A series of studies has found that workers who were near Ground Zero shortly after the 9/11 attacks in New York City suffer respiratory problems at rates much higher than the general public. Up to 20 percent of those workers also experience symptoms of gastroesophageal reflux disease (GERD), also called acid reflux.

Since October 2001, the New York City Fire Department and a consortium of academic medical centers have screened nearly 40,000 first responders, construction workers, and others who spent time at or near the World Trade Center site after the attacks.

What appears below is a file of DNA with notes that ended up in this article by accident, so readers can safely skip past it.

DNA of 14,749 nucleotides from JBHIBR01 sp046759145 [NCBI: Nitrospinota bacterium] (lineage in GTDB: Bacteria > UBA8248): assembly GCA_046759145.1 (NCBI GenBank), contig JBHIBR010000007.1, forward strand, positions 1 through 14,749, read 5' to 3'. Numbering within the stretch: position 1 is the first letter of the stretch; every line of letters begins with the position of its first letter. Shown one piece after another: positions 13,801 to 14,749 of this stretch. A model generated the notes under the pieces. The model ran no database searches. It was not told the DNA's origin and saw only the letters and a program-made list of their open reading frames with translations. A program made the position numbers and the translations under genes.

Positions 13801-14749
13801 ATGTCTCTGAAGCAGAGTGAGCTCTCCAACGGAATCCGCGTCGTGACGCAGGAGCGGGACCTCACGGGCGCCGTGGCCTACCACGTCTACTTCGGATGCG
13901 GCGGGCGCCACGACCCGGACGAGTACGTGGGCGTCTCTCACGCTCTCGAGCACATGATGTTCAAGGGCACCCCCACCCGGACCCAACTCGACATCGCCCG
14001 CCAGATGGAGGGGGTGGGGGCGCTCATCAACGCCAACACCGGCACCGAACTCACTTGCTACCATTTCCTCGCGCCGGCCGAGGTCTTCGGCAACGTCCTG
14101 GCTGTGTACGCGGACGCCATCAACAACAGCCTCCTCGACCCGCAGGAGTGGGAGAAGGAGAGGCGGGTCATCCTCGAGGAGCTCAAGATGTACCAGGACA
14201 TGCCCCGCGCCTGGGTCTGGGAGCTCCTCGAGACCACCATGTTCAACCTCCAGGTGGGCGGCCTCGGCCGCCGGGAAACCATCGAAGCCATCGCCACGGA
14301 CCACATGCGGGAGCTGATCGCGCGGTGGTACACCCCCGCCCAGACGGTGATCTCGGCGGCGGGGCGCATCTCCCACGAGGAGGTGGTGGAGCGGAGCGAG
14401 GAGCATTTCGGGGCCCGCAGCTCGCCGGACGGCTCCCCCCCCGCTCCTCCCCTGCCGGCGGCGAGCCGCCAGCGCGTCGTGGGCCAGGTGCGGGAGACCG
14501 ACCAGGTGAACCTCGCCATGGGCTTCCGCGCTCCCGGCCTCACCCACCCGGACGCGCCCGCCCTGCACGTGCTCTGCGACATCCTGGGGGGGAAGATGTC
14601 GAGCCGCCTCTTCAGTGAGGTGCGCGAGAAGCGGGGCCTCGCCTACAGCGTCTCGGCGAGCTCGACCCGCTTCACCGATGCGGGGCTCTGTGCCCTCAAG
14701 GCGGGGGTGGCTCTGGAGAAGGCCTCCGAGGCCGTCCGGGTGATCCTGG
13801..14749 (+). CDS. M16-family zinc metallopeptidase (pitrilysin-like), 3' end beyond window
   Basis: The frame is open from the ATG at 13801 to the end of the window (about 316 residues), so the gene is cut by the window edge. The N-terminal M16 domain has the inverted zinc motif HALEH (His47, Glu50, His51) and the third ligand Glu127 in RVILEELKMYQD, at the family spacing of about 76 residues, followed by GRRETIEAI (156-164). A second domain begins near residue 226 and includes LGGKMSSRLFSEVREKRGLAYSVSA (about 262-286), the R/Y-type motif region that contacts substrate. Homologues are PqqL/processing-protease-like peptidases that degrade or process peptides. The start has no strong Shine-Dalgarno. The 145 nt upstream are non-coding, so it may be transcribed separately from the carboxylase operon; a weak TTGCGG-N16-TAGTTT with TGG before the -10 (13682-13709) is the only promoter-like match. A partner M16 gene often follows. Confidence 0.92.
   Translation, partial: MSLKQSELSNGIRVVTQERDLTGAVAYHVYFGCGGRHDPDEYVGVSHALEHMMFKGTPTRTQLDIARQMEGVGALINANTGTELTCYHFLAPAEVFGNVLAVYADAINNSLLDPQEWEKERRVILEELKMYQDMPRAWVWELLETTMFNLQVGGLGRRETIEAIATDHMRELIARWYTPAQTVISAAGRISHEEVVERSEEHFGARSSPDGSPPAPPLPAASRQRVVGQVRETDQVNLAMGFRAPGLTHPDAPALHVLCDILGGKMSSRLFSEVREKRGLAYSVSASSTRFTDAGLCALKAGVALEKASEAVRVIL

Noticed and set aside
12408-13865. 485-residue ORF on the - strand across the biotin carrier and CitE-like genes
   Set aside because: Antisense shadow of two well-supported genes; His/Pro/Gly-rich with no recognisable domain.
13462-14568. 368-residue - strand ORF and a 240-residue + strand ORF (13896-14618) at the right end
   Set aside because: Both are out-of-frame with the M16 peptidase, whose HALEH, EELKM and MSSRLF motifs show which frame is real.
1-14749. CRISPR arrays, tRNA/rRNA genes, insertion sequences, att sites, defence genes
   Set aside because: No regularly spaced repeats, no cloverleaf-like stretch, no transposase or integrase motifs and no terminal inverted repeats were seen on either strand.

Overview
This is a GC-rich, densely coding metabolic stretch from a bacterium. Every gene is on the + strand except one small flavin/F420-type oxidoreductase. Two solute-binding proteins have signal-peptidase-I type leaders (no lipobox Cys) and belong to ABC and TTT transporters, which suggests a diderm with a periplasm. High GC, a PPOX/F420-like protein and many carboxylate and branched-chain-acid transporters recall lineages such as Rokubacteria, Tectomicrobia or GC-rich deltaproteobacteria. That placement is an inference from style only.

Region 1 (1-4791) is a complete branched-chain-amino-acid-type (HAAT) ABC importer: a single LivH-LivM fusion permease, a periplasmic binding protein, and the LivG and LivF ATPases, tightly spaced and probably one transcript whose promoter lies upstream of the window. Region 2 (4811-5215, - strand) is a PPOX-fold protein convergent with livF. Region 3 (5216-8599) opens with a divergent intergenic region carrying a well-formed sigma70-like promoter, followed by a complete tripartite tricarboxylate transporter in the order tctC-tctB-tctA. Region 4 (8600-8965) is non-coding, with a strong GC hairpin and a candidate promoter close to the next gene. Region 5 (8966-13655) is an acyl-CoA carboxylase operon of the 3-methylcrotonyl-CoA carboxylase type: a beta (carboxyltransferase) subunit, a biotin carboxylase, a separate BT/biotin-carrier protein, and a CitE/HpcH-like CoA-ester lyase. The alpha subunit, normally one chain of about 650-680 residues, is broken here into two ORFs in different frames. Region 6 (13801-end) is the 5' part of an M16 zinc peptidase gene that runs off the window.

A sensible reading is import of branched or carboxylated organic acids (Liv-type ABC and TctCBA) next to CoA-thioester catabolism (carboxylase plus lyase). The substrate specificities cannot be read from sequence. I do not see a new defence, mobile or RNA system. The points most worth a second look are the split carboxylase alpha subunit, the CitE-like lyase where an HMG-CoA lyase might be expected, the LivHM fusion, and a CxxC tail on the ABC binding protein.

The most recent data show that 5 to 10 percent of those screened suffer significant GERD and that about 20 percent show at least some symptoms of the disorder, says Paul Landsbergis of the Mount Sinai School of Medicine in New York City. He presented the data at a Nov. 5 meeting of the American Public Health Association in Washington, D.C.

Landsbergis says that many workers with GERD probably swallowed some of the highly alkaline dust that wafted in the air for weeks. With a pH of 10 or 11, the dust—primarily pulverized concrete—could easily damage the esophagus, he says.

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